MINNEAPOLIS — The stage is set, the final adjustments have been made and the WNBA is set to crown a champion Wednesday night (8PM ET, ESPN 2). And the enormity of the situation is something that is not lost on the two teams fighting for WNBA glory.
After all, it’s the first Game 5 in the WNBA Finals since 2009. The Phoenix Mercury knocked off the Indiana Fever in five games that year, and that series was one marked by similar talks of the series’ place among the best WNBA Finals in league history.
Now, four games into the series, the WNBA Finals 2015 presented by Boost Mobile has created its own lore. Indiana took Game 1 on the road, which gave the Indiana Fever two games at home to win the title.
But as Maya Moore has done throughout her young, yet illustrious career, she hit a clutch shot when her team was in dire need of heroics. With 1.7 seconds remaining in Game 3, Moore hit what will go down as one of the biggest shot in WNBA Finals history.
Suddenly, Indiana was on the ropes. Again. Yet the Fever rose to the occasion in Game 4 behind a balanced effort from Marissa Coleman, Shenise Johnson, Tamika Catchings and the Fever bench.
So now it’s Game 5. As Fever guard Briann January said following Game 4, the fifth and final game will be an all-out “war.”
“It’s going to take absolutely everything,” January said, “and I’m sure everybody is going to say that, but it is. I’m sure [Minnesota’s] going to come out pissed off that they lost a game, that they lost an opportunity to win a championship in four. We have to be ready for that. We have to play our best basketball of the year, plain and simple, to be able to walk out of there with a championship. So, it’s going to be tough and we’ve got to clean it up and refocus and get better before then.”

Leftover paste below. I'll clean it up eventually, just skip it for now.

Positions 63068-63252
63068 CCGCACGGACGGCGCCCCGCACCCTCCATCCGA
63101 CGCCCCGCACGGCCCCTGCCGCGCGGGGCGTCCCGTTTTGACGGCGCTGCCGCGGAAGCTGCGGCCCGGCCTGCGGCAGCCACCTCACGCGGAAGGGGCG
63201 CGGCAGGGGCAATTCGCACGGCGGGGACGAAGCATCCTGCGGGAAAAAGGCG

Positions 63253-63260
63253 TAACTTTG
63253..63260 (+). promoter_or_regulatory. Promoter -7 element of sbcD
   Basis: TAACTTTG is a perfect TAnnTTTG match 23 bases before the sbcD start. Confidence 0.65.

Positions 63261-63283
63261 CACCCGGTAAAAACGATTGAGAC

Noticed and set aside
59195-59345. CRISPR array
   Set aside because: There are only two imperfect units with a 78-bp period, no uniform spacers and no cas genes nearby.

Fever forward Marissa Coleman hasn’t played in a game of this magnitude since she was playing for an NCAA title at the University of Maryland. That experience, though, is beneficial for Coleman’s approach to Game 5. It’s a winner-take-all game for a chance to culminate a season’s worth of hard work.
“It’s going to take everything,” Coleman said. “We’re going to have to put together a complete 40-minute game. There’s not going to be a lot of margin for errors. We’re not going to be able to say, ‘Oh, next game.’ All the little mistakes we made [in Game 4], offensive rebounds. It’s going to be even more crucial next game.”
For Minnesota, Game 5 is a second chance this series to bring home the franchise’s third WNBA title (2011, 2013). It’s a chance to avenge the franchise’s 2012 loss to Indiana, which is something the players have shied away from discussing, but undoubtedly something that weighs in the back of the core’s minds.
“It’s going to be a grind,” said Lynx forward Rebekkah Brunson, who was a member of that 2012 Lynx team. “It’s going to be a fight. I think you have two teams here that are really intense and are really going to try to leave everything out there to do what they can to get the win for their team. I think it’s going to be intense, it’s going to be exciting, but it’s definitely going to be a fight.”
“It’s huge,” added Brunson’s frontcourt-mate Devereaux Peters. “It’s kind of back to that feeling you had in college. You never know when your last game is going to be, so you have to fight every night. With the league you can be a little bit more calm because you know it’s a series, but I haven’t really been a part of many series that come down to this. Especially in five games, obviously, it’s been a long time. It’s huge. It’s very big for us and the league. And just the fact that it’s been such a great series all around, it’s been fun to be a part of.”